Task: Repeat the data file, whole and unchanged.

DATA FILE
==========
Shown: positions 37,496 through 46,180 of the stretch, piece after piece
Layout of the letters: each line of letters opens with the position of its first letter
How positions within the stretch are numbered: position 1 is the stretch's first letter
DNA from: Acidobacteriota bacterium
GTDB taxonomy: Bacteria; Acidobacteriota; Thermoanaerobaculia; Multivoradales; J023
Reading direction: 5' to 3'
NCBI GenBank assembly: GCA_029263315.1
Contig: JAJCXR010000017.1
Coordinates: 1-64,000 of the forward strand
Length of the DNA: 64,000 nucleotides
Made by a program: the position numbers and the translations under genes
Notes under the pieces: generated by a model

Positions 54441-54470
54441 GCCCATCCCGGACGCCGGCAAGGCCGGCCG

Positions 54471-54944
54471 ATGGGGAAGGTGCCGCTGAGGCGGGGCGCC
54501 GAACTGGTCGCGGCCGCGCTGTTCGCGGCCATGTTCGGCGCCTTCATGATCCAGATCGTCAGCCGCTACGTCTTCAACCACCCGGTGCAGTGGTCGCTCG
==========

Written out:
Shown: positions 37,496 through 46,180 of the stretch, piece after piece
Layout of the letters: each line of letters opens with the position of its first letter
How positions within the stretch are numbered: position 1 is the stretch's first letter
DNA from: Acidobacteriota bacterium
GTDB taxonomy: Bacteria; Acidobacteriota; Thermoanaerobaculia; Multivoradales; J023
Reading direction: 5' to 3'
NCBI GenBank assembly: GCA_029263315.1
Contig: JAJCXR010000017.1
Coordinates: 1-64,000 of the forward strand
Length of the DNA: 64,000 nucleotides
Made by a program: the position numbers and the translations under genes
Notes under the pieces: generated by a model

Positions 54441-54470
54441 GCCCATCCCGGACGCCGGCAAGGCCGGCCG

Positions 54471-54944
54471 ATGGGGAAGGTGCCGCTGAGGCGGGGCGCC
54501 GAACTGGTCGCGGCCGCGCTGTTCGCGGCCATGTTCGGCGCCTTCATGATCCAGATCGTCAGCCGCTACGTCTTCAACCACCCGGTGCAGTGGTCGCTCG